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Scientist James West on Finding Passion, Inventing the Electret Microphone, and Pushing Through Adversity (Jan 24, 2018)
Any modern phone call placed, voice recording captured, karaoke song belted or conversation amplified via hearing aid would not be possible without James West. West, now a professor of electrical and computer engineering at Johns Hopkins University, invented the electret microphone in the early 1960s. Today, West's invention accounts for 90 percent of all microphones, enabling a world of connectivity and vibrant sound. West will be inducted into the 2018 U.S. News STEM Leadership Hall of Fame at...
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Supercomputing-Backed Analysis Reveals Decades of Questionable Investments (Jan 23, 2018)
One of the key principles in asset pricing — how we value everything from stocks and bonds to real estate — is that investments with high risk should, on average, have high returns. “If you take a lot of risk, you should expect to earn more for it,” said Scott Murray, professor of finance at George State University. “To go deeper, the theory says that systematic risk, or risk that is common to all investments” — also known as ‘beta’ — “is the kind of risk that investors sho...
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Supercomputing New Risk Variants for T-2 Diabetes (Jan 23, 2018)
Reanalysis of public genetic data using innovative computational methods has allowed the identification of new genetic markers associated with an increased risk to develop Type 2 Diabetes (T2D). The study, led by Barcelona Supercomputing Center and published today in Nature Communications, represents a new way of exploiting preexisting genetic data to obtain new and relevant discoveries for genetics and biomedicine, highlighting the importance of data sharing initiatives and policies in science.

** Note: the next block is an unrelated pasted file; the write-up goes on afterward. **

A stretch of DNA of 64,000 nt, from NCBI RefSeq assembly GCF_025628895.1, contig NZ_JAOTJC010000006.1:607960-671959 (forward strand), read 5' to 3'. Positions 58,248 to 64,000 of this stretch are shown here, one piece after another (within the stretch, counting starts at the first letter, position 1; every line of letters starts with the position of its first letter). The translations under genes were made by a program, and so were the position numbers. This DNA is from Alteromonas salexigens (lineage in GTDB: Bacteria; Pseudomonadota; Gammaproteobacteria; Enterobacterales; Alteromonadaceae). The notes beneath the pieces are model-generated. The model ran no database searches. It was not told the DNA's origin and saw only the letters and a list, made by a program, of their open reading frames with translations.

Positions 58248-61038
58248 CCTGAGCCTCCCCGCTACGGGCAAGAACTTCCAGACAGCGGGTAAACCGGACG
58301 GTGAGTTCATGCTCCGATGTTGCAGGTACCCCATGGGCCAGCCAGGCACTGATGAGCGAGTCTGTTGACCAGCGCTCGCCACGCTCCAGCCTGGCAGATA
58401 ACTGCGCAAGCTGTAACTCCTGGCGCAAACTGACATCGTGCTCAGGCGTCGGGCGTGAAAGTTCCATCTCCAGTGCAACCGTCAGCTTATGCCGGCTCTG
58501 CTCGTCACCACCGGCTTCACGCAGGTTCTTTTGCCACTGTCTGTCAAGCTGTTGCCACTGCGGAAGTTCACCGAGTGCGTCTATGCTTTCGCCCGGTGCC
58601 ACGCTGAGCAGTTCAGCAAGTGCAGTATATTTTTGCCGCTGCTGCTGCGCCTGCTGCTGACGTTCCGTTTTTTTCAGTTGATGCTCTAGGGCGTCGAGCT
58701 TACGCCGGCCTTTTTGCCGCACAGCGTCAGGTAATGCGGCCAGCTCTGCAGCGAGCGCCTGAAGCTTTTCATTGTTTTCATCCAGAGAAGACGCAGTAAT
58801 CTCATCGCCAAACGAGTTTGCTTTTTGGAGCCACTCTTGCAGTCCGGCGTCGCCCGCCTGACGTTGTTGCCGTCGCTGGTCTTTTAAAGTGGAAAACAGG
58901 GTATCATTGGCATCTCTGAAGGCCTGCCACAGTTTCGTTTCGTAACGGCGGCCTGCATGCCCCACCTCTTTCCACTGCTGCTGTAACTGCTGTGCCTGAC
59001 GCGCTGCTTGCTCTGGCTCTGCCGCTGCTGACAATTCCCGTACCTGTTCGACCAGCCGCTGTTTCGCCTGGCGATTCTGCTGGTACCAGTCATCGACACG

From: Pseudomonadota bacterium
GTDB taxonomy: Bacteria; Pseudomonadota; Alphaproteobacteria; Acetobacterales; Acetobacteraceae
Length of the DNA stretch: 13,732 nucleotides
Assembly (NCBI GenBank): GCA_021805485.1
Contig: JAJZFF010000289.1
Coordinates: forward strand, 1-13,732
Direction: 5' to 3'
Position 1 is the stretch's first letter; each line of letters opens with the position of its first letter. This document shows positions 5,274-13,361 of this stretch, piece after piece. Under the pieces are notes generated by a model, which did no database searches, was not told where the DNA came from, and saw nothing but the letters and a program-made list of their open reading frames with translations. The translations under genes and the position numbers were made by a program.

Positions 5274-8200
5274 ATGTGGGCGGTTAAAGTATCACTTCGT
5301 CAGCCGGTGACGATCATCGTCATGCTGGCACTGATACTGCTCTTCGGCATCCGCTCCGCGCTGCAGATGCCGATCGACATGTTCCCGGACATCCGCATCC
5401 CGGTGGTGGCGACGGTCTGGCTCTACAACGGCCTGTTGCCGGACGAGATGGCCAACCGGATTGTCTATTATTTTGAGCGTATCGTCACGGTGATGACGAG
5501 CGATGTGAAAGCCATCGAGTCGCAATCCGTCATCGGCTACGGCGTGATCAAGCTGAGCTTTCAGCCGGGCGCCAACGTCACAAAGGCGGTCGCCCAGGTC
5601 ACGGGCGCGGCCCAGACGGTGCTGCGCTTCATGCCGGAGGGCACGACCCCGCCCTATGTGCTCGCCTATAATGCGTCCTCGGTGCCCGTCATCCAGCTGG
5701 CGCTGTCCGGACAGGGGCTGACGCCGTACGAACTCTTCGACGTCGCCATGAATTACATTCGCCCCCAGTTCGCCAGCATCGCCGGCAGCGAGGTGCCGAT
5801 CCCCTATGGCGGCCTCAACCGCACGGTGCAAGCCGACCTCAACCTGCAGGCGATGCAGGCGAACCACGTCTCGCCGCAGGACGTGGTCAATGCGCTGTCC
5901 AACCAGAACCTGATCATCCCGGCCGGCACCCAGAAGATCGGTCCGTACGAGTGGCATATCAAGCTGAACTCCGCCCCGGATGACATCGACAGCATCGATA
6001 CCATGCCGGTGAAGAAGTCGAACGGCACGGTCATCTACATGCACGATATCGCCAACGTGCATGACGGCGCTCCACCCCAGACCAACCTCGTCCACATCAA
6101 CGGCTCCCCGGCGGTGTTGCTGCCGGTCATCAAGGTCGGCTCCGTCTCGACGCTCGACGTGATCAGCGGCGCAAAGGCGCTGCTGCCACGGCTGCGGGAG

Computer Science is Fastest-Growing Subject for Undergraduates (Jan 22, 2018)
Computer science as an undergraduate degree subject has seen a gentle spike in demand between the 2015/16 and 2016/17 academic years, according to the most recent Higher education student statistics survey. The subject saw a 4% increase in undergraduate enrollment numbers – the biggest percentage rise in all subjects. However, the absolute number – 1,175 – was below that for business and administrative studies, 2,395.

Newly Named Leader of Computer Science Teachers Association Says It's a Crucial Community (Jan 22, 2018)
Jake Baskin has devoted his entire adult life to computer science education. For a few years, he taught computer science at a high school with Chicago Public Schools. More recently, he had been working at to expand access to and implement comprehensive computer science programs in over 100 school districts nationwide. Now, he’ll continue that work as the new executive director of the Computer Science Teachers Association (CSTA), a decision announced Thursday.